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SIGNS OF A SICK GUINEA PIG

Signs of a Sick Guinea Pig

Different guinea pigs display symptoms in different ways, but if your guinea pig is experiencing any of the following signs, you should phone your veterinarian immediately for guidance:

Diarrhea

Diarrhea is not necessarily a problem. If your guinea pig otherwise seems normal or if the diarrhea is watery, withhold food for 24 hours. After 24 hours, start feeding only small amounts of a bland diet. If the diarrhea continues after withholding food or once you begin feeding the bland diet, have your pet examined by your veterinarian.

The condition is urgent and requires immediate medical attention if:

  • There is weakness.
  • There is weight loss or poor appetite.
  • Your guinea pig seems to be in pain or has abdominal swelling.
  • Your guinea pig seems listless, dull or lethargic.
  • Your guinea pig seems to be in pain or has abdominal swelling.

Scratching, Licking or Chewing

If your guinea pig has mites, fleas, ticks, flies, or other parasites, she may scratch or lick the area occasionally, or even bite herself. Examine the coat for parasites and treat fleas or ticks with over-the-counter medications unless the problem appears severe. Consult a veterinarian if there is no improvement.

The condition is urgent and requires immediate medical attention if:

  • Your guinea pig's scratching, licking or biting comes on suddenly and severely.
  • There is inflammation or hair loss, or if her efforts break the skin.
  • Your guinea pig has other symptoms, such as diarrhea, pain, lethargy, coughing, difficulty moving, changes in appetite, or difficulty breathing.

Panting, Coughing, Wheezing or Sneezing

If your guinea pig coughs or pants occasionally, she may be overheated or overexerted. Try calming her down in a temperate room and watch her carefully for signs of deterioration or distress. Severe or prolonged coughing, wheezing, or panting is usually a sign of a problem that requires immediate medical attention. If your guinea pig starts sneezing, it may just be a cold, but if she is rubbing her nose a lot and there is nasal discharge, call your veterinarian.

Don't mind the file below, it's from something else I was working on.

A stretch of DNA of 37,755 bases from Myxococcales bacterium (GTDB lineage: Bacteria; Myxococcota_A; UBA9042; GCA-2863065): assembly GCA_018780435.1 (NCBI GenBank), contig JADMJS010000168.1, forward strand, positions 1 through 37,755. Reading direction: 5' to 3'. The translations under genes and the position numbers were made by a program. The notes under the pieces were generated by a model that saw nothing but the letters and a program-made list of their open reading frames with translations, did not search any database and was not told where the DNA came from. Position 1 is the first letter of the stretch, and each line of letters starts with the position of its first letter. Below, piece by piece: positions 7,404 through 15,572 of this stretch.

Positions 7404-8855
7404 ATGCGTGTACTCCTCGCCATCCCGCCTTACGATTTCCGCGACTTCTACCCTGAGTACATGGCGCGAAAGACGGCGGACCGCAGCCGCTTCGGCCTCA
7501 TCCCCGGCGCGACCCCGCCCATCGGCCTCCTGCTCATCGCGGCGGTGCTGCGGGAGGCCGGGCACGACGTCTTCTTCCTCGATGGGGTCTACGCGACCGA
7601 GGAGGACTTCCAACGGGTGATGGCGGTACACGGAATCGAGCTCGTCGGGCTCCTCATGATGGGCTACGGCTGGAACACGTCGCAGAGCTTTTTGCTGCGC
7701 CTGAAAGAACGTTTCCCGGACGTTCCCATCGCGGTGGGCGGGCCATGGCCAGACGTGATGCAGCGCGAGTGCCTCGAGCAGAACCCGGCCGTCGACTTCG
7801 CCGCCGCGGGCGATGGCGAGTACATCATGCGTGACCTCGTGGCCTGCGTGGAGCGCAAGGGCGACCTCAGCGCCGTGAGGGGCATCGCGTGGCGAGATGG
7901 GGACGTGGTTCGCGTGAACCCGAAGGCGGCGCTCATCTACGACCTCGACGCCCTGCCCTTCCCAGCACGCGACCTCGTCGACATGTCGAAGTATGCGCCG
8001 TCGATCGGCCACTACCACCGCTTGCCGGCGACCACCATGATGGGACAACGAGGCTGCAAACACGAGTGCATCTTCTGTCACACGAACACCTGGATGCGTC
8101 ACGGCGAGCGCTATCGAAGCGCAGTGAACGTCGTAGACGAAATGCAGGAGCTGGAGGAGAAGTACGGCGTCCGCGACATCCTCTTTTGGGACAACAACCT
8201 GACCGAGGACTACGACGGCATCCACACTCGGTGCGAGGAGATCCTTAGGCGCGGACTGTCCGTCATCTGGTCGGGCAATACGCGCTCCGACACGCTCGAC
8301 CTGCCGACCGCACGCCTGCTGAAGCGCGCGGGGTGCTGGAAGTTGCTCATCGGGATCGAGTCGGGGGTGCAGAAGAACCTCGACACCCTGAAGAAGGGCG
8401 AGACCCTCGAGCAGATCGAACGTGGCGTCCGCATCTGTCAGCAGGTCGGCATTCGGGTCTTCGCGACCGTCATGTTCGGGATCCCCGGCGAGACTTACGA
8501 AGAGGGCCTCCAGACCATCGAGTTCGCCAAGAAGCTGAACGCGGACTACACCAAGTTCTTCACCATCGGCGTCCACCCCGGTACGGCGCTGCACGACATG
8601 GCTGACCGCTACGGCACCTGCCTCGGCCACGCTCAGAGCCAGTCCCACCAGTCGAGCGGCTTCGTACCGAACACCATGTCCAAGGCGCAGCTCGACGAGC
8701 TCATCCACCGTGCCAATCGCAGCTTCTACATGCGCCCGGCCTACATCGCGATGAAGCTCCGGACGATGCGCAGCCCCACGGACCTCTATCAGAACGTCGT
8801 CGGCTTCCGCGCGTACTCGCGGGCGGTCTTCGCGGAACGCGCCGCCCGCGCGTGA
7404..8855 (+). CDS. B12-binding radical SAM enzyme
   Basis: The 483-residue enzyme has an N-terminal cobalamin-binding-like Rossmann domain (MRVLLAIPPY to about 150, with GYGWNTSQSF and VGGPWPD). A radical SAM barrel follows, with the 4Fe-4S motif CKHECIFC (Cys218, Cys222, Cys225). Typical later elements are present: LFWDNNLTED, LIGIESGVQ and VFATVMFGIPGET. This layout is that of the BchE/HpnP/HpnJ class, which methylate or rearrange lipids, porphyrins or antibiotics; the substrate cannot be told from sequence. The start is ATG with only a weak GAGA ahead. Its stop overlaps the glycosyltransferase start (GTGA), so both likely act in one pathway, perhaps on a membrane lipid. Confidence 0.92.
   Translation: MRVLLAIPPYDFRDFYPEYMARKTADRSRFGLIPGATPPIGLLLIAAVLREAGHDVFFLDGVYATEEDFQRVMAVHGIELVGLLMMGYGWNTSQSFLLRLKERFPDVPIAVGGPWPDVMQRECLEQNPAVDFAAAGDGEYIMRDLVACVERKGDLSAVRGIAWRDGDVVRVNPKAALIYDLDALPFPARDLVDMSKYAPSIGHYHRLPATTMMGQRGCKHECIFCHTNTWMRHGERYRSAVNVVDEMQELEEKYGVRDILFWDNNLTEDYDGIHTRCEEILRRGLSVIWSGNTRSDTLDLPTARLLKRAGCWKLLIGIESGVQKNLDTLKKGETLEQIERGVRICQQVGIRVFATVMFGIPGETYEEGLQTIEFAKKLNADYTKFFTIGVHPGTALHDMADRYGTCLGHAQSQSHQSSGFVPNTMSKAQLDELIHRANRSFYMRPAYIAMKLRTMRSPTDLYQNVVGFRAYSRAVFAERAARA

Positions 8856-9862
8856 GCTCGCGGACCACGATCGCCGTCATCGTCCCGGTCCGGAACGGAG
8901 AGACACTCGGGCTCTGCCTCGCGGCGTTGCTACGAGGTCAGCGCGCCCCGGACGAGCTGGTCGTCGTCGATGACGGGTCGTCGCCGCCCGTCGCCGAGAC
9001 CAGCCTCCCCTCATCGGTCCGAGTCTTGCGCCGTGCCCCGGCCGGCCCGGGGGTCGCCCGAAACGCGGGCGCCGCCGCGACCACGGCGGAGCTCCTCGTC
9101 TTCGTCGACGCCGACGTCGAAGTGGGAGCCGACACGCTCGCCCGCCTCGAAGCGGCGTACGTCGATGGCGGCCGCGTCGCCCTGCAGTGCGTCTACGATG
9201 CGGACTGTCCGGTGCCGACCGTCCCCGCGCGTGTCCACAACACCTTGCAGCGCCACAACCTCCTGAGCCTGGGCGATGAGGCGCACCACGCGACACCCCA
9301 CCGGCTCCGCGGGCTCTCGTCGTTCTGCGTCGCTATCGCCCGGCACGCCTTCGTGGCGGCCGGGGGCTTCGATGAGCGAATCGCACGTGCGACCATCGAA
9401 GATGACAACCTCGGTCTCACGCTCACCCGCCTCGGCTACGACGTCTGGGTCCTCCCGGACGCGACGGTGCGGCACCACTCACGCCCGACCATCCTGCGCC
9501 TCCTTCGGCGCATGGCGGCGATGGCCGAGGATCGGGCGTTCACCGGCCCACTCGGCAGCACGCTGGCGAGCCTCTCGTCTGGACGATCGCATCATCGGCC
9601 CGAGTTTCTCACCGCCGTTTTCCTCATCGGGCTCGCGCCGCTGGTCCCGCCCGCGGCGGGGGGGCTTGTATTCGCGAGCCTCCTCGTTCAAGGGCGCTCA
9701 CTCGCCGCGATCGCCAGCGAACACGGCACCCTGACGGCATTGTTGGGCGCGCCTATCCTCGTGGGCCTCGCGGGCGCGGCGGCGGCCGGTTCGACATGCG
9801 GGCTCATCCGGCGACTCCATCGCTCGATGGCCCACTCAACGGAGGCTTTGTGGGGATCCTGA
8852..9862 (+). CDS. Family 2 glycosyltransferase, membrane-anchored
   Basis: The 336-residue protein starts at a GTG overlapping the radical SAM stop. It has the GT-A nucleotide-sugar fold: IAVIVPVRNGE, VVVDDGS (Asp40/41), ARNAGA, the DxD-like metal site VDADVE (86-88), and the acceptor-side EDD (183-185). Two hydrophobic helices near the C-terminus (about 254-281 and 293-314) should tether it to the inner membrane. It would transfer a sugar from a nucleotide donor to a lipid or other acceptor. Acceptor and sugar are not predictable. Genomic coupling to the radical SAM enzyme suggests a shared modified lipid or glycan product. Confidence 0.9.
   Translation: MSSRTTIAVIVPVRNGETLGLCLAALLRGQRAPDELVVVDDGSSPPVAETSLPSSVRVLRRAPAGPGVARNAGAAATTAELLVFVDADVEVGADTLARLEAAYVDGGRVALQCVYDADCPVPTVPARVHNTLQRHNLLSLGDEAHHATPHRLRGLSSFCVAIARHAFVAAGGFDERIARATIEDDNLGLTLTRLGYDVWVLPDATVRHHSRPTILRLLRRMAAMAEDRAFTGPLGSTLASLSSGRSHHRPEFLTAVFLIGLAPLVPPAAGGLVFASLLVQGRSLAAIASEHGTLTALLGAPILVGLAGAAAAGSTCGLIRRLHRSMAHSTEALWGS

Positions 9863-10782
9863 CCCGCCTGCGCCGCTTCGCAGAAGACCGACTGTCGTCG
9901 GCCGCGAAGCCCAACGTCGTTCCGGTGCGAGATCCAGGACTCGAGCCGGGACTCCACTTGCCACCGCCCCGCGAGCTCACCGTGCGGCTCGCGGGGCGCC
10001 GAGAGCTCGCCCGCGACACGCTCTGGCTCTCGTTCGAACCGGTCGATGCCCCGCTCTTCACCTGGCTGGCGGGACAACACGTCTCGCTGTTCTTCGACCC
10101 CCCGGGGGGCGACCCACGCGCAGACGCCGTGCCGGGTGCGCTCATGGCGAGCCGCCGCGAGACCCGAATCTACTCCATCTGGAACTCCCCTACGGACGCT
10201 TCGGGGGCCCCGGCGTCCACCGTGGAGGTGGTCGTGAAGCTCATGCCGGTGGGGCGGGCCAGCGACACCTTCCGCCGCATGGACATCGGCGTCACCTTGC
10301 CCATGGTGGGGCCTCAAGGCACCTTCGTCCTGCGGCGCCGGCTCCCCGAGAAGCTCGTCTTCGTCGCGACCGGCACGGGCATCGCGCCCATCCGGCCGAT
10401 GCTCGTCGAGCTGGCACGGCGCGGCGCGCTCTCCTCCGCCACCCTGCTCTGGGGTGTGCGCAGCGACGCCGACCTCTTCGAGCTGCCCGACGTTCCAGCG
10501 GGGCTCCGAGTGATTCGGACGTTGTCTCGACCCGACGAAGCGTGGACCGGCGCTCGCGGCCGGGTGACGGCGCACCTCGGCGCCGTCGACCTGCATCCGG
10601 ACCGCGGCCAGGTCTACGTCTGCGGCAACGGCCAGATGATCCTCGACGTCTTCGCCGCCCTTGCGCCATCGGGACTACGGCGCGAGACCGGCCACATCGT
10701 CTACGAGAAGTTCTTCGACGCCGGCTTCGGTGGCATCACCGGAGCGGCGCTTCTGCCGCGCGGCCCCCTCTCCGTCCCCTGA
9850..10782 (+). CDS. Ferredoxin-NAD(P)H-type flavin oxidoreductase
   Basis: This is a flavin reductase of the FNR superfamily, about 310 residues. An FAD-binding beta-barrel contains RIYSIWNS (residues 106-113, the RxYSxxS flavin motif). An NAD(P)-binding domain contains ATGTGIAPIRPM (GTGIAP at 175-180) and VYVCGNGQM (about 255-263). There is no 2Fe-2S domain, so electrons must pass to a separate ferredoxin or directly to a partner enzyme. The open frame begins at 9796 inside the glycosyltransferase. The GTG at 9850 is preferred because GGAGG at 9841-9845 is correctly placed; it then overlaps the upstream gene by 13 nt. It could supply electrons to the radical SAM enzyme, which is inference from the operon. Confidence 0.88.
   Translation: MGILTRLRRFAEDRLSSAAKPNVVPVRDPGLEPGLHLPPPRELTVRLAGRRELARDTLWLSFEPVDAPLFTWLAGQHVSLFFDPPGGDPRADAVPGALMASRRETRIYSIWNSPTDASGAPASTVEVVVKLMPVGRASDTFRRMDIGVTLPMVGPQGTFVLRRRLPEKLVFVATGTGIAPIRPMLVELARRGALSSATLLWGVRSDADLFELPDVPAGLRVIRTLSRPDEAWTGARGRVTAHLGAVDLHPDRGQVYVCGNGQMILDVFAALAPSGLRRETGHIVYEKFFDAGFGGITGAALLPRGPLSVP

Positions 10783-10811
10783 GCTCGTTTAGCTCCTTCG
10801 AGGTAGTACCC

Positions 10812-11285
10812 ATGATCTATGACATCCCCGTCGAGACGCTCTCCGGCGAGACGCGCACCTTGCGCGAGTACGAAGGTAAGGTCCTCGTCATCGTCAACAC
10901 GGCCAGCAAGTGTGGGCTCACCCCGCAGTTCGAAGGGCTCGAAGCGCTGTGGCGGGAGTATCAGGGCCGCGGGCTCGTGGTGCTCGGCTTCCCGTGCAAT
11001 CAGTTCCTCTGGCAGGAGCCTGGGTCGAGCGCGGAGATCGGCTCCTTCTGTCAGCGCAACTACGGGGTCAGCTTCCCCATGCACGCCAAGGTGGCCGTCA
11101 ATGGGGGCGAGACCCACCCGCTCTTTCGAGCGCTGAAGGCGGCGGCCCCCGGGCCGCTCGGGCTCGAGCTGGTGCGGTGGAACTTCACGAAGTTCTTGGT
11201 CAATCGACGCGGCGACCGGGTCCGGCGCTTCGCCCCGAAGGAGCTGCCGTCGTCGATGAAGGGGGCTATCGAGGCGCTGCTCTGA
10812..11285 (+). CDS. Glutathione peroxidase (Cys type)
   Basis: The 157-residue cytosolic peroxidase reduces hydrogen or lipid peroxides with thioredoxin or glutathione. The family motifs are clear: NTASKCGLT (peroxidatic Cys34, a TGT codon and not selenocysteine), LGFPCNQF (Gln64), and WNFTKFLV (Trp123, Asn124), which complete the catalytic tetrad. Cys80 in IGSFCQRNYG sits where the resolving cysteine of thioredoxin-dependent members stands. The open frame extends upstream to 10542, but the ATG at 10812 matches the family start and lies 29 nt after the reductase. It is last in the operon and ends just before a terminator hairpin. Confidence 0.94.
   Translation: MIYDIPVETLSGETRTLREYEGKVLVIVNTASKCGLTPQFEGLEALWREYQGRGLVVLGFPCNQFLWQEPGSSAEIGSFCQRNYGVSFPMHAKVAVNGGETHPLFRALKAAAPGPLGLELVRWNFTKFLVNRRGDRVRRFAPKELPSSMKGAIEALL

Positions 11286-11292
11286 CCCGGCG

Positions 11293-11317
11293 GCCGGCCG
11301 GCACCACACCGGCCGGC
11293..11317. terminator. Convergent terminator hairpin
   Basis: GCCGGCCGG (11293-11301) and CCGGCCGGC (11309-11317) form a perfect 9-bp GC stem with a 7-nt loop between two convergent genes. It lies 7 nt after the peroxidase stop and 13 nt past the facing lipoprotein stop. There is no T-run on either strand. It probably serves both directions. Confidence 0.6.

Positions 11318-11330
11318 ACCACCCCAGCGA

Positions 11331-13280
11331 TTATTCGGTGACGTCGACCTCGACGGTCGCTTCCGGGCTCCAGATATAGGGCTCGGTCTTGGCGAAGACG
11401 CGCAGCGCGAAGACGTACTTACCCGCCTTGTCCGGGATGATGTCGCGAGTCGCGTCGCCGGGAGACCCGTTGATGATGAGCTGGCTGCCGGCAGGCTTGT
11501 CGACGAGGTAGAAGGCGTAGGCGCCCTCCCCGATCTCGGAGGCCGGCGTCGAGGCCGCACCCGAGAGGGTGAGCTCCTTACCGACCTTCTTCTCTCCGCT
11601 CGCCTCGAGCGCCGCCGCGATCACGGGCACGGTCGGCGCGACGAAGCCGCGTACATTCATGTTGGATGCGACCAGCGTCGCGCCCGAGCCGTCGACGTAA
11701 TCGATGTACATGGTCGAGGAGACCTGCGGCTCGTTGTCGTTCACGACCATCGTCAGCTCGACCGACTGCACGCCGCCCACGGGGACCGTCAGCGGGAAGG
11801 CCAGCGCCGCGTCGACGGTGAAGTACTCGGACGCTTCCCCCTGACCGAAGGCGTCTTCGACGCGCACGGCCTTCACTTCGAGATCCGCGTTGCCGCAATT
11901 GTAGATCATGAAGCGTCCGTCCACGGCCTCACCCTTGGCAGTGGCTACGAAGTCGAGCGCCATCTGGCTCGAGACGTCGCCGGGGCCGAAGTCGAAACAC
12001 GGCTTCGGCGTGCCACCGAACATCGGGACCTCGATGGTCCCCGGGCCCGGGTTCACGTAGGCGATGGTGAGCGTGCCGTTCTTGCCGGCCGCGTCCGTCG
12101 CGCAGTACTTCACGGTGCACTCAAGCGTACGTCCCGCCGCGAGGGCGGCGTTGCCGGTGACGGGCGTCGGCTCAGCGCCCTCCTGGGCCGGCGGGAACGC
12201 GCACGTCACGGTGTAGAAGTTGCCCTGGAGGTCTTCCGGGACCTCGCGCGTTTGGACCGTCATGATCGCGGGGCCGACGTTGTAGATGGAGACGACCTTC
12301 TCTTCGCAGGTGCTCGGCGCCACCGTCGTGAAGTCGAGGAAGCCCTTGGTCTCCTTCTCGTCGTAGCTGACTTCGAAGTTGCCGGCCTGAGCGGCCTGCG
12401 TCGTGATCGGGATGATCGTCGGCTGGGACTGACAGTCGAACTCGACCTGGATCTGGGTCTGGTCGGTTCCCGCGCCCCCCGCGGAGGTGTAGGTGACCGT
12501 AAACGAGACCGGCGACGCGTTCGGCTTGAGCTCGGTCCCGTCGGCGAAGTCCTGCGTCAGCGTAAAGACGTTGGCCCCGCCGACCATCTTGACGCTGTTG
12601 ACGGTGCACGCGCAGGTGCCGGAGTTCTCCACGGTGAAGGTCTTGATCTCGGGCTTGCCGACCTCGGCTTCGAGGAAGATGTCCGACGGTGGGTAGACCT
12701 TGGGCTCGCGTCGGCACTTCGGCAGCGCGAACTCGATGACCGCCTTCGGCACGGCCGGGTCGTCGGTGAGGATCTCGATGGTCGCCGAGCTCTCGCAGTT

The condition is urgent and requires immediate medical attention if:

  • Your guinea pig is choking, pawing at her mouth, or in obvious distress--give first aid for choking and contact your veterinarian immediately.
  • Her breathing is shallow or labored.
  • She is wheezing.
  • She coughs up pus, blood, or pink foamy fluid.
  • She collapsed or passes out.
  • There are accompanying nasal and/or eye discharges.

Pain, Stiffness, or Difficulty Moving

If your guinea pig seems stiff or lame or if she is limping, examine the area for signs of cuts, warmth, or bruising. If everything appears to be normal and if your guinea pig is behaving naturally in every other way, keep her confined and observe her for 24 hours for signs of improvement.

The condition is urgent and requires immediate medical attention if:

  • Your guinea pig is unbalanced, staggering, or falling down.
  • She collapses.
  • She appears to be distressed or sensitive to light and sound--call for help with poisoning.
  • She is stiff all over or collapses--give first aid for seizures.
  • She shows any sign of limb paralysis--treat as an emergency!
  • Obvious limb or back fracture, any open fracture (skin broken)

Constipation

Guinea pigs are susceptible to disorders that can result in bowel problems, and they can develop internal blockages. Guinea pigs groom themselves in a similar fashion to cats and can ingest a great deal of fur. If your guinea pig appears fairly normal but does not pass feces, she may be constipated; in a guinea pig, this usually requires veterinary attention, so consult your veterinarian right away. If there are other behavioral or physical symptoms, contact your veterinarian immediately.

Eye and Ear Disorders

Clear discharge can result from allergies, infections, irritation, or eye trauma. Cloudiness often results from injury or infection, but it can also signal cataracts, glaucoma, lens problems, or simply the aging process. Dry or bloodshot eyes are most often seen in older guinea pigs and can easily lead to infection; they are also signs of chronic eye disease, KCS or dry eye.

Failing vision can result from retinal dysplasia, stroke, progressive retinal atrophy, aging, cataracts, glaucoma, or diabetes. Inflammation can be caused by allergies, conjunctivitis, or third eyelid infections. Lumps or bumps can be caused by tumors or cysts. Yellow discharge is most often the sign of infection, often following dry eye in older guinea pigs.

Teeth Problems

When your guinea pig's front teeth wear improperly, they become misaligned. If her teeth are overly long, or there are jaw problems or infections in the mouth, ulcerations on the lips or tongue, she may have difficulty eating. She may exhibit excessive drooling and have sticky buildup on the fur around the mouth; this is commonly referred to as "slobbers." Your guinea pig will need to see the veterinarian for a tooth trimming and treatment.